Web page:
Dear Francis,
    Thank you for continuing the conversation that Caroline and I had on Twitter yesterday, although I wouldn’t describe it as a disagreement, rather an important and healthy dialogue on the role and nature of public relations in a democracy. As my colleague Jean Valin has so articulately stated already on this site, the definition that we developed with Fran Gregory, was part of a research endeavour (see our research efforts to understand the key concepts of public relations definitions as a means of attempting to create a global definition. What struck us during our research was the vast numbers of definitions (more than 465 already published) and the lack of discussion or deliberation on how public relations helps to foster a vibrant society.

    The concept of public relations in the public interest was also the subject of much discussion when Judy Gombita published our research on the PR Conversations website in June 2009 (

    I agree with Jean that the addition of “in the public interest” is both aspirational and necessary in order to differentiate marketing and other organizational centric actions from actions that ensure that the organization has a legitimate voice in the public arena. It is after all, the public that gives organizations the license to operate and if that organization abuses that right, the public has the ability to withdraw their support. Again to support Jean’s argument that while I too wouldn’t work for a Tobacco company, the public has given them the legal right to manufacturer and sell their products in Canada. Until that right is withdrawn, they have the ability to communicate to the public.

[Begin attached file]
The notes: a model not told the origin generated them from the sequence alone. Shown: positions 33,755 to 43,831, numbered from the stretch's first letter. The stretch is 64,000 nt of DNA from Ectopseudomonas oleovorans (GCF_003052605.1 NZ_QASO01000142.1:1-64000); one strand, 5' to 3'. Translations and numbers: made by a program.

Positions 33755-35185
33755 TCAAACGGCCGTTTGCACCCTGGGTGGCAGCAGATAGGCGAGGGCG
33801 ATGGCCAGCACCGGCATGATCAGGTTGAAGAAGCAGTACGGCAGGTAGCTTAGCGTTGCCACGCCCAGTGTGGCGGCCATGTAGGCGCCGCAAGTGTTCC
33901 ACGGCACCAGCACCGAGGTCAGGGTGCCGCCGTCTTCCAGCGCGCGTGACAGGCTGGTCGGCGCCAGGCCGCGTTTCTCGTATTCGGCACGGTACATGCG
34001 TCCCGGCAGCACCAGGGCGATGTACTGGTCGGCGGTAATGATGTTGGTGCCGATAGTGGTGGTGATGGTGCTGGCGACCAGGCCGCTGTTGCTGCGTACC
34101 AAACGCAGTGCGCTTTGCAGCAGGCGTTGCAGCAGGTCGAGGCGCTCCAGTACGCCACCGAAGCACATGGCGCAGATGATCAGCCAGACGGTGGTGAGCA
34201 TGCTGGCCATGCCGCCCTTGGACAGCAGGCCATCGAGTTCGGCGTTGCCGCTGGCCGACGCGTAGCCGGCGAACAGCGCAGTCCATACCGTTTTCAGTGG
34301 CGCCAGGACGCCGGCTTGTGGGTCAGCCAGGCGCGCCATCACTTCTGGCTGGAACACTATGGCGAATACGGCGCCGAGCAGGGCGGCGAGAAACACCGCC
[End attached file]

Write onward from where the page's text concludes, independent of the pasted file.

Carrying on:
In 2009 our definition was forwarded to the Canadian Public Relations Society for adoption (this is the only made-in-Canada definition of public relations) and the Board of the CPRS unanimously approved it and accepted it as their definition as well.

    I look forward to hearing more comments on this important topic.

  • Caroline Kealey

    September 30, 2011 3:54 pm

    Bonjour Jean!